Energy Inspector-General Somnuek Bamrungsalee flatly denied that Thailand is one of the destinations of oil "stolen from NIgeria". He said that there was only a small chance of Thai refineries buying the stolen oil, as under Thai law, retailers normally buy oil from trade partners under long-term contracts.
"There's no way that other traders could offer the stolen oil to long-time trade partners, to supply to Thai retailers, including PTT," he said. He believed that the stolen Nigerian oil might have been destined to countries where supervision was less stringent than in Thailand.
Regarding concerns that the stolen oil could be smuggled into Thailand, he said the Customs Department could check this, as it had the data of oil tankers entering Thai waters.
There was a report that Thailand is one of the countries where stolen Nigerian oil worth billions of US dollars is sold every year, with much of the proceeds being laundered in world financial centres such as Britain and the United States.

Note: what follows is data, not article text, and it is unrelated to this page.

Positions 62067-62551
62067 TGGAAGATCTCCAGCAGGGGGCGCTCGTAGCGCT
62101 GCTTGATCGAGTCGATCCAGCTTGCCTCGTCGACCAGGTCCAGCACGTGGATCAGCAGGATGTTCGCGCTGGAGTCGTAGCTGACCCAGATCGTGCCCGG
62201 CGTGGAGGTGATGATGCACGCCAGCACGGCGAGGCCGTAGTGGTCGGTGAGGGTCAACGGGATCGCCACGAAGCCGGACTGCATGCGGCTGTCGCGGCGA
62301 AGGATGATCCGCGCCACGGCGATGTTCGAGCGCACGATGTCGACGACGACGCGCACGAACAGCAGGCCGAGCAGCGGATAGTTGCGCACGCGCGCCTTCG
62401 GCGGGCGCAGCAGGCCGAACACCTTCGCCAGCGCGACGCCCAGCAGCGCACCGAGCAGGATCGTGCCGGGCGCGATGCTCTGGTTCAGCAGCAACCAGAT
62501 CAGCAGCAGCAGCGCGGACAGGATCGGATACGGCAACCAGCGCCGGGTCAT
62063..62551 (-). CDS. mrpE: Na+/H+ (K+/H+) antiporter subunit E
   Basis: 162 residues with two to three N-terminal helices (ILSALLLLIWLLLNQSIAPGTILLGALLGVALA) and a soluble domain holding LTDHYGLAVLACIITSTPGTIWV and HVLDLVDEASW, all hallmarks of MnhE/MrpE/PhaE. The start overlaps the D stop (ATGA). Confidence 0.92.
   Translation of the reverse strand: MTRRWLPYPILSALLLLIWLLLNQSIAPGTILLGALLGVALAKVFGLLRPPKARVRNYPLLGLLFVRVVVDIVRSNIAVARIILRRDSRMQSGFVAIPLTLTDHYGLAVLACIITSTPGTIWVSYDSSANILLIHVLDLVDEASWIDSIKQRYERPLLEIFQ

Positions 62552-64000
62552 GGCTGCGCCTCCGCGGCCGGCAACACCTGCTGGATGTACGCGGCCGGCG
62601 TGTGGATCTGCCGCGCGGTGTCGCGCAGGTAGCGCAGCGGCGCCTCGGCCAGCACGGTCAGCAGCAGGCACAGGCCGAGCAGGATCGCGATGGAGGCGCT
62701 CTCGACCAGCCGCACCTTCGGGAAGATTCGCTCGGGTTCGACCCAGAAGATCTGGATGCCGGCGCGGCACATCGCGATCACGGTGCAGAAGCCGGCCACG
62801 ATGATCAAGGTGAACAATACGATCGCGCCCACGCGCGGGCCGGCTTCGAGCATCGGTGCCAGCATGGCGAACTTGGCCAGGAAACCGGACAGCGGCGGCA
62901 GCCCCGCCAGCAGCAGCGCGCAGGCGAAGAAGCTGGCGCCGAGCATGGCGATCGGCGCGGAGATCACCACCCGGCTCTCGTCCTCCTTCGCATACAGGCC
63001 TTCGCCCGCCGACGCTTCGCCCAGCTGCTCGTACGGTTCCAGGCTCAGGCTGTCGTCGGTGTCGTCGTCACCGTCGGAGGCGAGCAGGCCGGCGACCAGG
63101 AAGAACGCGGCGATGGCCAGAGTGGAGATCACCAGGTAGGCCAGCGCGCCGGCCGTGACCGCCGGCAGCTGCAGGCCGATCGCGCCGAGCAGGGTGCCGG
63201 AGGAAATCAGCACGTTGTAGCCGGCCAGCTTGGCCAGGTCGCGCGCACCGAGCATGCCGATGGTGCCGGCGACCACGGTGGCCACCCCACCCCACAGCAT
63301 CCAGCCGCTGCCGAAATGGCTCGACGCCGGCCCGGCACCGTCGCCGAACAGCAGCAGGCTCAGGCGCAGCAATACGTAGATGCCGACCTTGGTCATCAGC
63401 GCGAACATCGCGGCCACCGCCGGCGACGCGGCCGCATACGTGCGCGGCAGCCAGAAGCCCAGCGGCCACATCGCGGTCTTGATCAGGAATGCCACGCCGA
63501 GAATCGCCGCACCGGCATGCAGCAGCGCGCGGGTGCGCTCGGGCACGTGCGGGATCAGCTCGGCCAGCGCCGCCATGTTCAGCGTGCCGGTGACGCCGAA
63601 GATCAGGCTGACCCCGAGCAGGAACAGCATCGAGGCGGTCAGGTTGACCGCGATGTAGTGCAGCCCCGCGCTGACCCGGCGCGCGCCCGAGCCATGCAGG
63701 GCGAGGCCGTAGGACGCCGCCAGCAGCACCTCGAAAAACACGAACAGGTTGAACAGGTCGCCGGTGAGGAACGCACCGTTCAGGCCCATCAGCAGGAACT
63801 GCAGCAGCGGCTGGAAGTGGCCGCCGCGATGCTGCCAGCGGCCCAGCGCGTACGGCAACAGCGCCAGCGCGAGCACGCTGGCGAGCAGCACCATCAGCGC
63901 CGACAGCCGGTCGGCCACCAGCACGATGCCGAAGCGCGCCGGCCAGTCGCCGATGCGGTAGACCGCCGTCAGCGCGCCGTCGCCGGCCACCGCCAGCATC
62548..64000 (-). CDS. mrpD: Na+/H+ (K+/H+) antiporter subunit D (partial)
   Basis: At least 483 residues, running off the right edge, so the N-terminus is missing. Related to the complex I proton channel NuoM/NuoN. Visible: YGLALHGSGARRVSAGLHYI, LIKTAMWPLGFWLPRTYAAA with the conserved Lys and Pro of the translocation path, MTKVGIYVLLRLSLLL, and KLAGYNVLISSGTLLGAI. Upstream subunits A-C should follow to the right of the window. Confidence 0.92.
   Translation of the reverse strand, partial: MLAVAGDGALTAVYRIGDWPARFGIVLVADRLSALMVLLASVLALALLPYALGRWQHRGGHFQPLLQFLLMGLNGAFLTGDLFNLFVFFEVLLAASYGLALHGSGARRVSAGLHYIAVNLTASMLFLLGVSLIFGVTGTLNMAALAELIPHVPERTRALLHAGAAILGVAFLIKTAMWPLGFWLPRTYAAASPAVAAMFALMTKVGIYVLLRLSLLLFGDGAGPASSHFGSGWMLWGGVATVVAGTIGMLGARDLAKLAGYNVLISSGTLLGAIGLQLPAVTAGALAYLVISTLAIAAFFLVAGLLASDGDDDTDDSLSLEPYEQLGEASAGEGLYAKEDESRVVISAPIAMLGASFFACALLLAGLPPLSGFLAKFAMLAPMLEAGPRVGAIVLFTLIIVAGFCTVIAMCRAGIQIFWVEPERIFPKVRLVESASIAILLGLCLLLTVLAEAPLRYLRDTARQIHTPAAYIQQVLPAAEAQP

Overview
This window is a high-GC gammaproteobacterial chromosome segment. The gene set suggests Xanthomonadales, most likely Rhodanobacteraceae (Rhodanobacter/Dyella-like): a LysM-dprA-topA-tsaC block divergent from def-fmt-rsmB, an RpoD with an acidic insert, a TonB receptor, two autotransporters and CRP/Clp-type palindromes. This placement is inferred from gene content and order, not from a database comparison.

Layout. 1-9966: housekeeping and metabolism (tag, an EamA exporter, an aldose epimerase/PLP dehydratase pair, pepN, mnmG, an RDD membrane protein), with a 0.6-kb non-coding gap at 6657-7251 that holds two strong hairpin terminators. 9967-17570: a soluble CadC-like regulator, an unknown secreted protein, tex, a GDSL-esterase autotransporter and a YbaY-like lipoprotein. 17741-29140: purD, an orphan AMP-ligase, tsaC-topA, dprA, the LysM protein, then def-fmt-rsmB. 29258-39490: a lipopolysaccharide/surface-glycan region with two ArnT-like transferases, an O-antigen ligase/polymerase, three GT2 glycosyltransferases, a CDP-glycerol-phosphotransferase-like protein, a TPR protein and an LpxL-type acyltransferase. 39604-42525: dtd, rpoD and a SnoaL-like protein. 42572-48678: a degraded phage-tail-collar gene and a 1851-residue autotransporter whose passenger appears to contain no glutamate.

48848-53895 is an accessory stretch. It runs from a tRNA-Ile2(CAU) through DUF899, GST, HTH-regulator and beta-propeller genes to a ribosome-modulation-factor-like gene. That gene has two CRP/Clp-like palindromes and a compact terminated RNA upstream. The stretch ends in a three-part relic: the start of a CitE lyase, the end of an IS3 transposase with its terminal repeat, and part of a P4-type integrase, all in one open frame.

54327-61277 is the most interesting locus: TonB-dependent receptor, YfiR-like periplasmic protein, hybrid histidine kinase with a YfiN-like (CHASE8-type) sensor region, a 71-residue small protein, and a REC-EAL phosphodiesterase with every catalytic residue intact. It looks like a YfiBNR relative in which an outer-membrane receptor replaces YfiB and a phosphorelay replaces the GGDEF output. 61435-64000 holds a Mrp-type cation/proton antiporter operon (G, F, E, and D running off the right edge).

A study by London-based Chatham House found that Thailand and other Asian countries including China, India, Singapore and Indonesia were among the major international markets for stolen Nigerian oil, according to a report by the think-tank.
"Sources interviewed during the research for this report tentatively pointed to the United States, several West African countries, Brazil, China, Singapore, Thailand, Indonesia and the Balkans as possible destinations," said the report titled "Nigeria's Criminal Crude: International Options to Combat the Export of Stolen Oil".
An investigator claimed to have discovered a stolen oil cargo in Thailand, according to the report, which was released on Thursday.
"Nigerian crude oil is being stolen on an industrial scale," the report said.